My Experience With Diastasis Rectiby Leyla Brooke
I remember the appointment with my youngest daughter, I was 16 weeks pregnant and it was the first time I got to listen to her heartbeat. I was laid on the bed and as I went from lying down to a sitting position I saw a dome appear on my abdomen. As if a head or something was sticking out. It looked strange, so I asked the midwife, who dismissed it as nothing.
Feeling reassured and knowing everything was OK with the baby I went home and did not think anything else of it. Only every time I went from lying to sitting, or used my stomach muscles, for example sitting up to get out the bath, getting up after slouching on the sofa, simply sitting up out of bed, this dome kept appearing.
My daughter was born with a very fast labor and no further complications. I was discharged and went home and then problems started happening. Little things at first, like pains in my abdomen when I went to sit up. The doming was still happening and then one day it got a lot worse. I picked up my 2-week old baby and felt an almighty burning pain right by my breast bone as if someone had sliced me open. I was in agony and went to the doctor and it was then that I was diagnosed with Diastasis Recti.
Diastasis recti is the separation of the abdominal muscles and is common in pregnancy. The muscles separate to make way for the growing womb and baby. It is something that just happens and in most cases is fine. It is when it becomes greater than 2.7cm and causes doming that you need to be careful. In some women, the muscles come back together naturally, and in others, they do not. This was what happened to me. At that appointment, my midwife should have recognized the separation and given me preventative measures to stop the separation from getting any further apart. The burning pain I felt was the tearing of muscles, and I was then given 6 months to get everything back together otherwise I would need surgery.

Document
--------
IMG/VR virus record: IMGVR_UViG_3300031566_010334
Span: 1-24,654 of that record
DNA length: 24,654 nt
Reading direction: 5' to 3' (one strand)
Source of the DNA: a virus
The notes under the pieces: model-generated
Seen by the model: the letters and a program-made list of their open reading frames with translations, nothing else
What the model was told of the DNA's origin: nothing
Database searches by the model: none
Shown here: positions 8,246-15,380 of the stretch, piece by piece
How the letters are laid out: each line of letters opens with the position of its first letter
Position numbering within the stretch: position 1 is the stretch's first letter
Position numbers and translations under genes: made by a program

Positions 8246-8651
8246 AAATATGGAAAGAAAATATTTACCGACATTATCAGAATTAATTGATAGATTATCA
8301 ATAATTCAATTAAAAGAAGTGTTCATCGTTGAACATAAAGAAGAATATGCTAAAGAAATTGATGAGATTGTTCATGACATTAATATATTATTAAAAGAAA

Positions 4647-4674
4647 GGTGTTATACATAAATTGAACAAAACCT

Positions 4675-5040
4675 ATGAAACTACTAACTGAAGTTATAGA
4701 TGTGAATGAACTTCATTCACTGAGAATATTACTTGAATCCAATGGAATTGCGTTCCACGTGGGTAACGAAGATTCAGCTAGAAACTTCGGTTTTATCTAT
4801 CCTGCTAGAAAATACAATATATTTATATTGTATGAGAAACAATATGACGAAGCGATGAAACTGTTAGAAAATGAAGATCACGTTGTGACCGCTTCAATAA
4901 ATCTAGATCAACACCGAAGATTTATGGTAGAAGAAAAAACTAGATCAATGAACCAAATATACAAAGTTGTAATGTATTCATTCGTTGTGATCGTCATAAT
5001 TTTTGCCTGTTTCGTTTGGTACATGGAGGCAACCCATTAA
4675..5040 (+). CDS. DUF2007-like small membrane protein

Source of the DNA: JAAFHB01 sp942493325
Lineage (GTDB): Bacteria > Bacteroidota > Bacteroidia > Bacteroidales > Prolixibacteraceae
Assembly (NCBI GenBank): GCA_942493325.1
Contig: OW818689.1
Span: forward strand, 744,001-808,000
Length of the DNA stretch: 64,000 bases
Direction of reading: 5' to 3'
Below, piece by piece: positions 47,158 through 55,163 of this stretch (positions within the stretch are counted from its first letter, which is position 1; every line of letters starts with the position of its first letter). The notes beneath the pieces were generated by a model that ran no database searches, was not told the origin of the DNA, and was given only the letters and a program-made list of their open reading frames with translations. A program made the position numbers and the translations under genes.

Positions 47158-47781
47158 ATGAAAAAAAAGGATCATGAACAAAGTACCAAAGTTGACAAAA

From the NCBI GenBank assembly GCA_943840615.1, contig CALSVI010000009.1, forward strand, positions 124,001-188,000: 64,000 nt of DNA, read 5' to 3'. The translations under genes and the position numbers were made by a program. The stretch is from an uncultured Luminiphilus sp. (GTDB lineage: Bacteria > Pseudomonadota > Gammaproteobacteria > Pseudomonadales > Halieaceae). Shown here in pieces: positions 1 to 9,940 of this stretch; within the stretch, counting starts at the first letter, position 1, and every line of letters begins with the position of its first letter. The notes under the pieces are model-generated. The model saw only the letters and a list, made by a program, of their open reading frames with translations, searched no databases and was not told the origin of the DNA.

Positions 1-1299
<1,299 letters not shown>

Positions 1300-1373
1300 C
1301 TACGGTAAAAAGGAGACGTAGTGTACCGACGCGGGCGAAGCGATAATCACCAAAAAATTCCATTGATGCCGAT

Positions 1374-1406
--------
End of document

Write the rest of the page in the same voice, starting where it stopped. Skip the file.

The weakened muscles can lead to hernias, lower back pain, altered posture and weakened pelvis, so the separation must be brought back together. With careful exercises from my physio and using a specially tailored course of pilates with a qualified instructor for diastasis recti, the separation went from 6cm to 2cm in 3 months and thankfully, I avoided major surgery.
I am now expecting baby 3 and in this pregnancy diastasis recti has occurred again, only this time I knew what to look out for. Initially a 3.5cm gap, I have managed to close the separation to 2.5cm whilst pregnant, and I hope with the physio after pregnancy I will be able to reduce this further.
There are several ways you can help to reduce diastasis recti in pregnancy, the first and most important is to try not to use your stomach muscles. No sit-ups, crunches, or planks, and if you do need to get up from a lying position, always roll onto your side first. Use walls and other objects for support if you need to stand, and be mindful of the strain you might be causing on your muscles. I have also been told not to lift anything heavy, but this is also due to a tear in my abdominal muscles.
After birth, do not be in a rush to tone up the tummy area. The muscles need time to reduce the separation they have gone through. Performing sit-ups, crunches, planks, etc before the muscles have rejoined will cause them to permanently be apart. In turn, this will always result in the doming and always have the ‘Mommy tummy’ as it is known. Giving your muscles time to rejoin and starting slowly to strengthen them and pull them back together will have much greater health benefits and remove the dome.
It is very quick and easy to check the split in the diastasis and your midwife should be able to show you how to do so, so you can check from the comfort of your home.